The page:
### Abstract

Molecular dynamics in torsion-angle space was applied to nuclear magnetic resonance structure calculation using nuclear Overhauser effect-derived distances and J-coupling-constant-derived dihedral angle restraints. Compared to two other commonly used algorithms, molecular dynamics in Cartesian space and metric-matrix distance geometry combined with Cartesian molecular dynamics, the method shows increased computational efficiency and success rate for large proteins, and it shows a dramatically increased radius of convergence for DNA. The torsion-angle molecular dynamics algorithm starts from an extended strand conformation and proceeds in four stages: high-temperature torsion-angle molecular dynamics, slow-cooling torsion-angle molecular dynamics, Cartesian molecular dynamics, and minimization. Tests were carried out using experimental NMR data for protein G, interleukin-8, villin 14T, and a 12 base-pair duplex of DNA, and simulated NMR data for bovine pancreatic trypsin inhibitor. For villin 14T, a monomer consisting of 126 residues, structure determination by torsion-angle molecular dynamics has a success rate of 85%, a more than twofold improvement over other methods. In the case of the 12 base-pair DNA duplex, torsion-angle molecular dynamics had a success rate of 52% while Cartesian molecular dynamics and metric-matrix distance geometry always failed.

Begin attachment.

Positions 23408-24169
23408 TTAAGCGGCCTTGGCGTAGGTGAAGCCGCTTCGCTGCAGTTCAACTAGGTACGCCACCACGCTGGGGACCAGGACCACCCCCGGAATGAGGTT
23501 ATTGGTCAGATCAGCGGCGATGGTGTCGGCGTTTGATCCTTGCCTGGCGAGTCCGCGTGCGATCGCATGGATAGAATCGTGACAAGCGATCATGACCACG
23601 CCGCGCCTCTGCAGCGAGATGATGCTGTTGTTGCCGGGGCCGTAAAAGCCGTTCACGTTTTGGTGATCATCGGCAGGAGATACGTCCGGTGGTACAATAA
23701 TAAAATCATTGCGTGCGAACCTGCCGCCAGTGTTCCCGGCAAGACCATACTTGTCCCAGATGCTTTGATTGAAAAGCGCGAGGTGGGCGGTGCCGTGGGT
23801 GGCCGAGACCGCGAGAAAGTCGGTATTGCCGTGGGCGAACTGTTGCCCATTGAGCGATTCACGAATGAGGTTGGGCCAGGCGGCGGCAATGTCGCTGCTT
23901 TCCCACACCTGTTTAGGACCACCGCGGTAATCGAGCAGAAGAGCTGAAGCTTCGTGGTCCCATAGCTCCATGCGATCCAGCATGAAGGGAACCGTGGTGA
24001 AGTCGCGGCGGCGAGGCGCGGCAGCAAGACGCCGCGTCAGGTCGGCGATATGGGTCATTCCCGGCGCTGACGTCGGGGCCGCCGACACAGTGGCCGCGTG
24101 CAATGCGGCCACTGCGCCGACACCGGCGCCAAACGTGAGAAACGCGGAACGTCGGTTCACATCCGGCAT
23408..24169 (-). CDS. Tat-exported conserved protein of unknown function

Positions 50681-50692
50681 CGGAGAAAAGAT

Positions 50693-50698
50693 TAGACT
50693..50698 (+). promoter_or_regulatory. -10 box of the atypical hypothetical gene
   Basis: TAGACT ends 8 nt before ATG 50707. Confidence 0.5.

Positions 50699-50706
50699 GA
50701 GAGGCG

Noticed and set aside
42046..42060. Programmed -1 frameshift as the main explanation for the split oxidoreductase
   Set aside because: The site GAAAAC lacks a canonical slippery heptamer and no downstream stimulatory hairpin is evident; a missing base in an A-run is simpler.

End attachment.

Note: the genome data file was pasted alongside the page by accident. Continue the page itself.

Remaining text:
Original language | English (US) |
---|---|

Pages (from-to) | 154-164 |

Number of pages | 11 |

Journal | Journal of Magnetic Resonance |

Volume | 124 |

Issue number | 1 |

Publication status | Published - Jan 1997 |

### Fingerprint

### ASJC Scopus subject areas

- Molecular Biology
- Physical and Theoretical Chemistry
- Spectroscopy
- Radiology Nuclear Medicine and imaging
- Condensed Matter Physics

### Cite this

*Journal of Magnetic Resonance*,

*124*(1), 154-164.